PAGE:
- August 27, 1959
- Not Active
Gerhard Berger is a former Austrian racing driver who spent fourteen seasons in the Formula 1 World Championship, driving for five different teams (ATS, Arrows, Benetton, Ferrari, McLaren) between 1984 and 1997. His biggest achievement was to finish third overall in the Drivers’ championship in 1988 and 1994.
Over the span of his career, Berger started in 210 F1 events and won 10 Grands Prix races. He also achieved 48 podiums and 12 pole positions. Gerhard Berger has always had the reputation of being a good team driver and has contributed significantly to two of McLaren’s titles in 1990 and 1991 when he drove alongside Ayrton Senna.
During his early days of racing, Berger had a lot of success in the European Formula 3. It was in 1984 that he moved up to Formula 1 as a pilot of the ATS team.
Unfortunately, soon after his debut season, Berger almost lost his life in a serious road accident. While he was driving home through the hills near Salzburg, his car was rammed from behind, resulting in it cartwheeling off a cliff. Berger was thrown through the rear window of his car. He broke his neck and damaged some bones in his back. It took an emergency surgery for him to fully recover.
The next year, he moved to the Arrows team but it did not have its cars coordinated. Berger’s performance that season was very poor; he finished at 20th place overall.
In many ways, Berger’s career really took off from 1986 when he joined the Benetton team. He had a car which allowed him to showcase all his talent and potential. Predictably, success arrived immediately in the form of a victory at the Mexican Grand Prix.
In the meantime, Berger tested himself in the European Touring Car Championship driving BMW 635 Csi, in 1985 he won the 24 hours of Spa partnering Italian touring cars ace Roberto Ravaglia and fellow Formula 1 driver, Marc Murer of Switzerland.
Berger’s speed and talent was noticed by Ferrari, with whom he spent three seasons. In his first year with Scuderia, Berger clinched two victories with impressive performances in the second half of the season. Both the driver and team were considered as the title favorites for 1988, but McLaren was spectacularly fast and dominant that year and Berger had to settle with third place.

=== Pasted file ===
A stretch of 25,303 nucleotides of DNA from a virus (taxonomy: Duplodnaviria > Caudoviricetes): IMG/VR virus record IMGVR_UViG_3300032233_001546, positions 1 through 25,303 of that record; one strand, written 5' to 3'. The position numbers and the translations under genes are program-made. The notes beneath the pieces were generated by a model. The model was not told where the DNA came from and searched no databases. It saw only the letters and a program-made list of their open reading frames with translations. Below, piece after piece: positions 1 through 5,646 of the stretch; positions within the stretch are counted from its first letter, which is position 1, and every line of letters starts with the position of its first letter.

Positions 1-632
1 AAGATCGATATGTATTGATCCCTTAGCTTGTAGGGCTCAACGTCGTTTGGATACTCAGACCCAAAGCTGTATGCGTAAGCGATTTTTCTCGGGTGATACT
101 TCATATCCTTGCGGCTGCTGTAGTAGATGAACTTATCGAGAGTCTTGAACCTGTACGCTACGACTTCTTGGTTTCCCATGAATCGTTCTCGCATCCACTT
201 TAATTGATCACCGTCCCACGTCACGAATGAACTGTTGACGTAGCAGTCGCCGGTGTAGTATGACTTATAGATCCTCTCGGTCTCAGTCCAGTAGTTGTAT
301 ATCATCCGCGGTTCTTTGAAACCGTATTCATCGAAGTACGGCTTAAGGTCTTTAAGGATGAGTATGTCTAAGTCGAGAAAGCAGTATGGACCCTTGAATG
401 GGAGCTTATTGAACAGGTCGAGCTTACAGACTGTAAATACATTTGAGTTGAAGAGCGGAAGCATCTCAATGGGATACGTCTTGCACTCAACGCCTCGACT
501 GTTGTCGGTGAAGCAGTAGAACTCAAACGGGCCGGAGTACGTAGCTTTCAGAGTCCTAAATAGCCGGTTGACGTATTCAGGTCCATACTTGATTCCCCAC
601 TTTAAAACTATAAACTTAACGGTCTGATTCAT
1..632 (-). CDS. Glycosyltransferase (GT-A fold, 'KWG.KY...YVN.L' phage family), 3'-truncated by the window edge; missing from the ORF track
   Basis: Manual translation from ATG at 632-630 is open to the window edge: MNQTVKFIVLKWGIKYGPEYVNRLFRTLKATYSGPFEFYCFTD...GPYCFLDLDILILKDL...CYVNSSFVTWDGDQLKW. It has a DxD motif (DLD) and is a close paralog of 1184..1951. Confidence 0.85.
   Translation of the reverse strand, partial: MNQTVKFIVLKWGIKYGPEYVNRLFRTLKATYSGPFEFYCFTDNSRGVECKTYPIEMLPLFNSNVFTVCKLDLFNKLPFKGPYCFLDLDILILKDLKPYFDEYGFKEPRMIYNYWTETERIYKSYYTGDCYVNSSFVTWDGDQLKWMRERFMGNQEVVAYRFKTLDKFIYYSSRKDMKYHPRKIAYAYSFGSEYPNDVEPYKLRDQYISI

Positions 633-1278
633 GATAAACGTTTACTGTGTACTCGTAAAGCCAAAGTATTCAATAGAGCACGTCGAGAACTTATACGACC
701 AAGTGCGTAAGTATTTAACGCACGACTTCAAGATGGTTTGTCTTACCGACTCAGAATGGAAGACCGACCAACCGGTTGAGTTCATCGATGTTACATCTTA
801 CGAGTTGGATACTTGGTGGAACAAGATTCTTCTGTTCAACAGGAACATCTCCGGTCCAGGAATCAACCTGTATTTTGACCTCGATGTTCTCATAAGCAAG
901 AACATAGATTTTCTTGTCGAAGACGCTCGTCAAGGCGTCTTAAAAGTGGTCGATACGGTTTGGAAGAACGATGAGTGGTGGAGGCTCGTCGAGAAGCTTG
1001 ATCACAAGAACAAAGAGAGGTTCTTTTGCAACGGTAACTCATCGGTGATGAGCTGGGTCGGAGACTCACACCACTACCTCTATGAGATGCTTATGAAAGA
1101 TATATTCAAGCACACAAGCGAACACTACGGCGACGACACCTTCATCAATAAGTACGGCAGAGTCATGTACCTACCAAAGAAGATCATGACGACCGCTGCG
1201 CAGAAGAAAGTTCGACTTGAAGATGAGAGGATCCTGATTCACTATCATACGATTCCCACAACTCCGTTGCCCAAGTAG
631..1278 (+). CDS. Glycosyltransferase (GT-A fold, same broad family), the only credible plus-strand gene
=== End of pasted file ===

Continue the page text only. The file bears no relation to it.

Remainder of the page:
The next year was disastrous for Berger even though he won Grand Prix in Portugal, but main his success was that he has survived horrible clash at Imola. He had to retire from 12 of the races that year and it was obvious that he needed a new challenge.
From 1990 to 1992, the Austrian joined Ayrton Senna at McLaren. Over the course of those three years, Berger won three races and failed to repeat his impressive driving from the training sessions.
Finally he became frustrated as being treated as the second fiddle in the team and decided to accept an invitation from his compatriot Niki Lauda to join Ferrari for the second time.
In his second stint with the Italian team, which lasted for three years, Berger won one race and finished third overall in 1994. Berger spent his last two seasons of Formula 1 with Benetton team, but did not produce anything spectacular and at the end of 1997 Berger decided to hang up his boots, even though he had an invitation from Sauber to join them for the next year.
After he retired from racing, Berger worked as a Competitions Director at BMW. In 2006 he acquired 50% of Scuderia Toro Rosso, but two years later he sold his share back to Dietrich Mateschitz. In 2012, Gerhard Berger was appointed President of FIA Single Seater Commission, staying in that position until December 2014. In March 2017, Berger became a chairman of ITR, the promoter of the Deutsche Tourenwagen Masters.
Photo: thetimes.co.uk calibre11.com omniauto.it autonetmagz.net zimbio.com
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